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Getting people to visit your digital offerings is hugely important, but it's not necessarily the key to increasing revenue. To truly boost the bottom line, you must find ways to entice those potential customers to do something---they need to click, to sign up, to buy, to convert.
So, what can you do to encourage visitors to take action?
In the first part of this series, we examined how some B2B companies we admire use customer insights to build an audience. Now we're going to look at how they use customer feedback, analytics, and user experience testing to increase conversions.
Some of the companies we talked to told us they use complex, in-depth methods to wring every last click out of their audiences. Others said they take a broader approach, relying on qualitative feedback and/or overarching philosophies to guide their efforts. The common thread is that all have found ways to incorporate customer insights into their conversion strategies.
Here are five of those very different UX, analytics, and CRO tactics companies are using to encourage more action-taking:
Want know if your site content could be converting better? A/B test your pages.
This may seem like the obvious approach, but getting it right isn't so simple. Just testing blindly won't do much for your conversions---you'll end up with a bunch of numbers, but no real context for what they mean. What you need are test results that help you understand what's happening. How can you get those?
Formstack, an online form building application, A/B tests with tenacity, constantly looking at various elements---from headline copy and images to entire landing pages---to see what can convert better.
The key is that this testing takes place with clear metrics in mind. The company has established its own benchmark numbers for landing pages, so it can easily see how successful new elements are (or are not).
Plus, there is a single conversion goal: A higher traffic-to-trial rate.
This combination of a specific desired outcome (more trials) and a way of judging improvements (performance above known benchmarks) is the foundation for the company's conversion success. Without those elements the user testing would be data, not insights.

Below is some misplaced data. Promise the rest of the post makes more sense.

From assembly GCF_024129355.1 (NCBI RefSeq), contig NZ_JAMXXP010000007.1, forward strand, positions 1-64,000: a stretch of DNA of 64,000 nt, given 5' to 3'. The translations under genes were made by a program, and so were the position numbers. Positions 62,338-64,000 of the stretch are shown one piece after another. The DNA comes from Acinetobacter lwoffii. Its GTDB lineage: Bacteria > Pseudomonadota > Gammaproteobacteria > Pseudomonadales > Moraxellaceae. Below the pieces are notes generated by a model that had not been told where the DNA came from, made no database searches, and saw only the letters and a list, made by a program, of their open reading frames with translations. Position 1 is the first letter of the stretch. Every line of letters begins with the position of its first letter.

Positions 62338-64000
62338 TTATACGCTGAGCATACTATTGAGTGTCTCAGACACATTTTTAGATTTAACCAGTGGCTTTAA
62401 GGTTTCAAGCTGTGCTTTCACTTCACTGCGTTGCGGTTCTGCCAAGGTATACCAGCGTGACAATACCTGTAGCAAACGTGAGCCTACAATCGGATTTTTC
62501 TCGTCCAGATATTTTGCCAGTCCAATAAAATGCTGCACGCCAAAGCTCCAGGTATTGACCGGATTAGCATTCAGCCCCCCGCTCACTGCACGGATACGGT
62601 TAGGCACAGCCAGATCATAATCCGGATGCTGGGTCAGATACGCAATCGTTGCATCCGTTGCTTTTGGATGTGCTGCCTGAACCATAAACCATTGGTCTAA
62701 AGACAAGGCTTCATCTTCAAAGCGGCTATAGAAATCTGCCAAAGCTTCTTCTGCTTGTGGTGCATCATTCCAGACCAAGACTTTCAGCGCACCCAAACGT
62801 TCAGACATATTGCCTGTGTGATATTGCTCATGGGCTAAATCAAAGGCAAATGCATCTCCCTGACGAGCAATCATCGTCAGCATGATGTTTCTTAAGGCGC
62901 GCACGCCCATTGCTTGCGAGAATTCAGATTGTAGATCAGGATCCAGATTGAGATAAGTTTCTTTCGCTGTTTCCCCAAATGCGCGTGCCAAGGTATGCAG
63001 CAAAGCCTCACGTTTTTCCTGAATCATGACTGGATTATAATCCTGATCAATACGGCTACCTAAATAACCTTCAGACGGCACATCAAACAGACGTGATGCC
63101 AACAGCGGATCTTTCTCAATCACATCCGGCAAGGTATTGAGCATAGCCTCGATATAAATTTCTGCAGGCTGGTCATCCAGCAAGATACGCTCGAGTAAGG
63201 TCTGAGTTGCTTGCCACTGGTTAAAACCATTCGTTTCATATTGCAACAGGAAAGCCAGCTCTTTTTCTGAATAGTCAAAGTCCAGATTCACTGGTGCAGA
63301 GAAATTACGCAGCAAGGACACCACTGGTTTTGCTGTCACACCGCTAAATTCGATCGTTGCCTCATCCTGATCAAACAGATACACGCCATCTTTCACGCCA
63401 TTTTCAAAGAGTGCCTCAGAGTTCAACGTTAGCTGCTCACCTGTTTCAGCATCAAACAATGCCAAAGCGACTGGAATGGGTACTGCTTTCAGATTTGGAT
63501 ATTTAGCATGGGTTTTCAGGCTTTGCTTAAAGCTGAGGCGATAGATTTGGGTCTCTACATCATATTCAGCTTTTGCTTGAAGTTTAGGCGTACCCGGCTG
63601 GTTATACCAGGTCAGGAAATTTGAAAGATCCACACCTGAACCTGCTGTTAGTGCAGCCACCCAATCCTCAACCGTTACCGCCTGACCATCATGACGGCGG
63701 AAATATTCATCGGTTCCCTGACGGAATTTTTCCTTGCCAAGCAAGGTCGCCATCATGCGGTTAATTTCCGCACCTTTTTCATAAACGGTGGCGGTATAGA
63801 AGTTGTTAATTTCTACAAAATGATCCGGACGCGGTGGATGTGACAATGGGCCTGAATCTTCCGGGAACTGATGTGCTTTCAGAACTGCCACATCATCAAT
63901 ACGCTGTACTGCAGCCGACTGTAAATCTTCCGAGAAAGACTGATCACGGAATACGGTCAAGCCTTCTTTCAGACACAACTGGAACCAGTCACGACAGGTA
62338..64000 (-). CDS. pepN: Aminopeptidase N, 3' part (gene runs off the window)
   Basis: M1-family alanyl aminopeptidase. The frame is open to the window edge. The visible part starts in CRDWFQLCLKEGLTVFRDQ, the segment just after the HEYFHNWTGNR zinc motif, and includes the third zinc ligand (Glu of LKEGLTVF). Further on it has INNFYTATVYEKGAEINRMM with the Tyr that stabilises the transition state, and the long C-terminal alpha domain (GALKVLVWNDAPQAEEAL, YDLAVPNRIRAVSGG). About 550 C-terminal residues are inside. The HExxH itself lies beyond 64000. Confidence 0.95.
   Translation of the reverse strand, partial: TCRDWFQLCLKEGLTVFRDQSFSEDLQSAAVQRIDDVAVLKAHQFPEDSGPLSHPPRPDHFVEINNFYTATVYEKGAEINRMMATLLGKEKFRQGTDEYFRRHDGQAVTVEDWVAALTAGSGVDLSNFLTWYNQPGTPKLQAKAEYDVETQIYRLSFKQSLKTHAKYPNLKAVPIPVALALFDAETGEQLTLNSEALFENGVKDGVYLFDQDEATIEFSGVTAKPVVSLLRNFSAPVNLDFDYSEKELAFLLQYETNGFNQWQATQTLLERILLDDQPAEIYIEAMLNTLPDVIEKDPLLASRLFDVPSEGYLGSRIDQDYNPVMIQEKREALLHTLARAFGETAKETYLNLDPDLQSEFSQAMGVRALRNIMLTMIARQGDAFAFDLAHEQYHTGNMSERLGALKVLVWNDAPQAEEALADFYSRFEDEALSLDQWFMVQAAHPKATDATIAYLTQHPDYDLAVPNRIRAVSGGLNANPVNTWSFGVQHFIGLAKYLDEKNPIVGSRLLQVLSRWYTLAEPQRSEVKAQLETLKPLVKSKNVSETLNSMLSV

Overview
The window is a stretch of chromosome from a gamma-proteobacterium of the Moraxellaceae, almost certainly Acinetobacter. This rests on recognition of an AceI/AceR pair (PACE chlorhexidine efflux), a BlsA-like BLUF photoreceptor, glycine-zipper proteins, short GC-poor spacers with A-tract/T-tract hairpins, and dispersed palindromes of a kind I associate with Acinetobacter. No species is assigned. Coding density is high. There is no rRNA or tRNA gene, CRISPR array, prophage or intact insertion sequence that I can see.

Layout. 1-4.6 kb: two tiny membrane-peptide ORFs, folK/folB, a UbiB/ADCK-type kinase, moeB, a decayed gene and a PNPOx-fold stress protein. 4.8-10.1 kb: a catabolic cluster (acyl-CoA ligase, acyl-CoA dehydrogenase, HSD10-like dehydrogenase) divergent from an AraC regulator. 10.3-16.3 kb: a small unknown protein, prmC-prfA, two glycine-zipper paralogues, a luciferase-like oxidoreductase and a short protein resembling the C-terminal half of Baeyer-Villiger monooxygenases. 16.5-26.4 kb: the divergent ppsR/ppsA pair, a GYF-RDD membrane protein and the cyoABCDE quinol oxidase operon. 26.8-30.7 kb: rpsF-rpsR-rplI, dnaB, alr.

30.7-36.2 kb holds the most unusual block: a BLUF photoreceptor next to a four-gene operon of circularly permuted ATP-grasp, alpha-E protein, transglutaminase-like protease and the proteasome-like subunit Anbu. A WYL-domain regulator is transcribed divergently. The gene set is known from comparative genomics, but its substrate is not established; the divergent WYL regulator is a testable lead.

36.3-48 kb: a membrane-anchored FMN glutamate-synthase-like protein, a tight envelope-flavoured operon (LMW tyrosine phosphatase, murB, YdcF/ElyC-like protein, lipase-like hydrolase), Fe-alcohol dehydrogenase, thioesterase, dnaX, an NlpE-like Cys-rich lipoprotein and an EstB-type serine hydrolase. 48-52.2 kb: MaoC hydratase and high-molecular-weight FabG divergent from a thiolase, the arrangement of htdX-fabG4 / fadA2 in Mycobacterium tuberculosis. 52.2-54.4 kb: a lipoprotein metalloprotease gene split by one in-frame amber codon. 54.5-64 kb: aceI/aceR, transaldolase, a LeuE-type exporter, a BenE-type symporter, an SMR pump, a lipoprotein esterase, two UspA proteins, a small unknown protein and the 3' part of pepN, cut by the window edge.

Formstack A/B tests with purpose, not guesswork.
Okay, you've been making lots of little tweaks to your offerings, resulting in small conversion gains, but now you want to experiment with some broader changes. How can you easily test new messaging to clearly see what resonates with your audience?
BrightEdge, an SEO and content marketing management platform, tackles this problem in part by running a fairly large set of 5-10 digital ads at a time. This constant experimentation gives the company clear insights into the effectiveness of new language and offers.
This secret to success, again, is monitoring metrics. Each ad is tracked against the median group performance, and is eliminated if it falls below the base level. In essence, customer feedback is coming via clicks, and the messaging gets stronger and stronger over time as the weakest performers are eliminated.
This strategy, using ad performance to judge how messaging resonates, is effective because it gives BrightEdge a low-pressure environment to experiment in. If something sticks, it carries over into other ads, the website, social media messaging, and more. If it flops, that's okay, since the time and cost investment was minimal.
A key thing to note is that BrightEdge doesn't simply test the ads. It also tracks every point of entry, monitors navigation flow, and runs A/B tests to optimize pages for higher engagement. The reason for all this is that the conversion process is a set of steps, not a single element.
You're comfortable with your broad messaging but feel that you could be better connecting with specific visitors. How can you move past a one-size-fits-all approach and make conversion gains with audience segments?